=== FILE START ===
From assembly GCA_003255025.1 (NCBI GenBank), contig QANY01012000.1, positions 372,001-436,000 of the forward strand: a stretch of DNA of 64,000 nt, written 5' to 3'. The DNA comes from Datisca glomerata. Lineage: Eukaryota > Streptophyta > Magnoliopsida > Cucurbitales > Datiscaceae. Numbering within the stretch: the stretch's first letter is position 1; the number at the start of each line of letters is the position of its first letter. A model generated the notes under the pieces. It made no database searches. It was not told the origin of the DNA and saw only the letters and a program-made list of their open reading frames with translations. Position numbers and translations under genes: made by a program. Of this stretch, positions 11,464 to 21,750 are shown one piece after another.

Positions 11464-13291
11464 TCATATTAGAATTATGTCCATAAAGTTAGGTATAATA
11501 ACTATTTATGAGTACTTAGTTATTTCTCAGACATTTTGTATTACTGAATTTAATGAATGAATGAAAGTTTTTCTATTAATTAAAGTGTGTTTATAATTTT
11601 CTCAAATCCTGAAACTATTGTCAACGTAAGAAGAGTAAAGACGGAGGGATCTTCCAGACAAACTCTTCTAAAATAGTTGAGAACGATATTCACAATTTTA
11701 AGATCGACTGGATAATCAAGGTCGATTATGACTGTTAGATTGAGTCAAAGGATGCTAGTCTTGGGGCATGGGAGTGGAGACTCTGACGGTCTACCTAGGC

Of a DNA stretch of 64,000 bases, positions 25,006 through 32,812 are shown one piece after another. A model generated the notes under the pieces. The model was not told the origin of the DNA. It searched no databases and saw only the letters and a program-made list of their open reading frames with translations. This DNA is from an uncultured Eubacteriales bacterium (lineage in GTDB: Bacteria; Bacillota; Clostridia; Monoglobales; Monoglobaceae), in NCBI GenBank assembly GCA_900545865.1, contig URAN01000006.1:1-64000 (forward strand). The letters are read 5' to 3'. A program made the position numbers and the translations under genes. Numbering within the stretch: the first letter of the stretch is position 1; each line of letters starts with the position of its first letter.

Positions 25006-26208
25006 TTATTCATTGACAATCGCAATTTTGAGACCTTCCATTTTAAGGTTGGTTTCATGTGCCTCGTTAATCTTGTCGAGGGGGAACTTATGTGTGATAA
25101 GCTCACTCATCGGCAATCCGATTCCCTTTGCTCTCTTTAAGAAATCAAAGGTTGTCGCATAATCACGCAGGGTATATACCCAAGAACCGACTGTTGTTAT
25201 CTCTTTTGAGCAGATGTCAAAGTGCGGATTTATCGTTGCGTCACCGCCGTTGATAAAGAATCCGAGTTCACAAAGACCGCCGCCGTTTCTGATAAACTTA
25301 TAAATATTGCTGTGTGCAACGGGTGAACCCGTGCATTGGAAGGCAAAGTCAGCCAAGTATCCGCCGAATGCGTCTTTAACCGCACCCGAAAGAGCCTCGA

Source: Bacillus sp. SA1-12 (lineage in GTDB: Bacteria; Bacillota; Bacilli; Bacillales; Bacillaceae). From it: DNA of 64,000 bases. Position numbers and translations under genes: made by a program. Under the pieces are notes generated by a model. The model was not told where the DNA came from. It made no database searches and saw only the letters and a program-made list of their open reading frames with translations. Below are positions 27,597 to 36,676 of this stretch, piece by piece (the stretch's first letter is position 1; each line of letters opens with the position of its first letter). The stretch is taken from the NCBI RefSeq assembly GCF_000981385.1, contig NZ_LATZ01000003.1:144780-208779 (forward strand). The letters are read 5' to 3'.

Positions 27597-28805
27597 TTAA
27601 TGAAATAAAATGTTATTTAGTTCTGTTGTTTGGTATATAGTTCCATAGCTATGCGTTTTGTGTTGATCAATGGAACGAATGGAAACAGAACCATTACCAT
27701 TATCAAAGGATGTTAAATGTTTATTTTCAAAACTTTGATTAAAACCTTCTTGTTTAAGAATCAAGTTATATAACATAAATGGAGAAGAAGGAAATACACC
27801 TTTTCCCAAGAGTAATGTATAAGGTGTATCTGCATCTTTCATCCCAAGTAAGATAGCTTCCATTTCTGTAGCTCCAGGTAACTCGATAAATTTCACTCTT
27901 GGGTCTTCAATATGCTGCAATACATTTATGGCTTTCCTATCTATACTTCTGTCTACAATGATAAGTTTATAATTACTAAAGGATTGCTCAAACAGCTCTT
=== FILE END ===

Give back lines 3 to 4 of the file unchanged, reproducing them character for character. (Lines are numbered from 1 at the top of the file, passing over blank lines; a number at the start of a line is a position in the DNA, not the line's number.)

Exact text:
11464 TCATATTAGAATTATGTCCATAAAGTTAGGTATAATA
11501 ACTATTTATGAGTACTTAGTTATTTCTCAGACATTTTGTATTACTGAATTTAATGAATGAATGAAAGTTTTTCTATTAATTAAAGTGTGTTTATAATTTT